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A satin stitch, also called a damask stitch, is an embroidery technique of side-by-side stitching used to fill in shapes such as flower petals. Long-and-short satin or damask stitching is done on large or uneven shapes to create an overall shaded, satiny look when stitched with several shades of the same color of embroidery thread. Satin techniques are often combined with other embroidery stitches such as the stem, running and chain stitch and the French knot. Satin stitches may be made by hand or machine. They can be presented in projects as raised or flat.
Flat satin stitches are placed directly on the fabric, while raised varieties have a layer of stitching underneath. The base layer may be created by making a damask or satin stitch pattern in the opposite direction as the top one, or other stitches may be used such as chain stitching. Chain stitching consists of bringing the needle up to split apart the end of the last stitch to form a link-link shape. By continuing this stitch to fill in embroidery project areas such as the base of a tree, an interesting overall texture is created.
When the raised satin stitch is applied over the chain or other base stitching, the bottom layer doesn't show, but rather a padded look is created for the flower petal or other motif. When padded satin flowers are combined with flat stem stitching and leaves done in a running or other stitch, the bloom can stand out in an interesting way. Quite often, French knots are used to make the pistils, which are the dot-like shapes at the end of flower stamens. Like satin stitches, French knots are raised, but unlike them, they are made by looping embroidery thread around the needle before securing it on the fabric.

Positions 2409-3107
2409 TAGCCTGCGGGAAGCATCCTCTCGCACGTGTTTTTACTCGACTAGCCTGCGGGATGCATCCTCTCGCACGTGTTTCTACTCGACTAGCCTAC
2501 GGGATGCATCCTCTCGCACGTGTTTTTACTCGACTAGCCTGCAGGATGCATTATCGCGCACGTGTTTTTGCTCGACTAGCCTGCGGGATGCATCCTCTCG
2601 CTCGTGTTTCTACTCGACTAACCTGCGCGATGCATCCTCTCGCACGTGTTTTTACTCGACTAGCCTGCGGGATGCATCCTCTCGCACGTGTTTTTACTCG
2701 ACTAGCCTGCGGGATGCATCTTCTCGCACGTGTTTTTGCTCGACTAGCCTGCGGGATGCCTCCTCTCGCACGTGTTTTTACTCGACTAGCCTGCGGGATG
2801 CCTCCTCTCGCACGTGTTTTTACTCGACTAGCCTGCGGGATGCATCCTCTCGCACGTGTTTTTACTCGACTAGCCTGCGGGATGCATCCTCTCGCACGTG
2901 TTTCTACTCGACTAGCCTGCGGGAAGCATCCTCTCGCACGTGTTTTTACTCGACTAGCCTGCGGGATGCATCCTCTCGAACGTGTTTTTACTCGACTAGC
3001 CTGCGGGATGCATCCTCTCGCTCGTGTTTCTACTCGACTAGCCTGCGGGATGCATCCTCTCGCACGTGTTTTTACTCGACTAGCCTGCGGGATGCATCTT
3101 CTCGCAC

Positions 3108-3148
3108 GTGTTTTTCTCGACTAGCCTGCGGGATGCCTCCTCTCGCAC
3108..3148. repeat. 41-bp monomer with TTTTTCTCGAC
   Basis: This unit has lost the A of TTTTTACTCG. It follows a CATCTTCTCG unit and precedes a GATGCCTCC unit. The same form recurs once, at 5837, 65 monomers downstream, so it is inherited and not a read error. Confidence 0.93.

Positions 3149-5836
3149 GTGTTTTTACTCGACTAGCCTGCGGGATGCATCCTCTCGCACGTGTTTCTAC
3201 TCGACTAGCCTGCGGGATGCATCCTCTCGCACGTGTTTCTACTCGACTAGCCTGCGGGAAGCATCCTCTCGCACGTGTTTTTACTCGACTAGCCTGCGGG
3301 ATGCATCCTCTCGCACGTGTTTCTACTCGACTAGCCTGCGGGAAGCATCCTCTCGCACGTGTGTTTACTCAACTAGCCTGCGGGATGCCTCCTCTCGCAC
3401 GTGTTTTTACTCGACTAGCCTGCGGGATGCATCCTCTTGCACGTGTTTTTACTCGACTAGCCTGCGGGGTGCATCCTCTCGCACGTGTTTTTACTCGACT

Beginning embroiderers should first practice satin stitches on smaller, even shapes such as on little circles inside a butterfly motif project. Each satin stitch should be placed right across the entire circle to stop at each edge. There should be no gaps in the side-by-side satin stitches, as the end result should be completely smooth. These types of satin stitches of the same length are also fairly simple to do on a sewing machine with embroidery settings.
Long-and-short satin stitching is a bit more difficult as well as time consuming to master, as it involves stitches of different lengths and shades of the same basic color scattered over a large or uneven shape. For example, to make a large blue balloon look more realistic in an embroidery design, the long-and-short satin stitch technique may be used with navy along the left edge turning into medium and light blues. More whitish-blues may be used in long-and-short satin stitches near the top and center where the light would naturally hit the object.
Projects with a lot of satin stitches are not for the faint of heart. I've looked at more than one such kit and left it in the store because satin stitches are so time-consuming. They require absolute attention to detail that no other embroidery stitch requires.
Make no mistake -- they are useful and look great when well executed. The satin stitch is used for hand embroidery and even monograms. Some sewing machines will do a satin stitch, but I don't think they look as good as the stitches done by hand, the old fashioned way.
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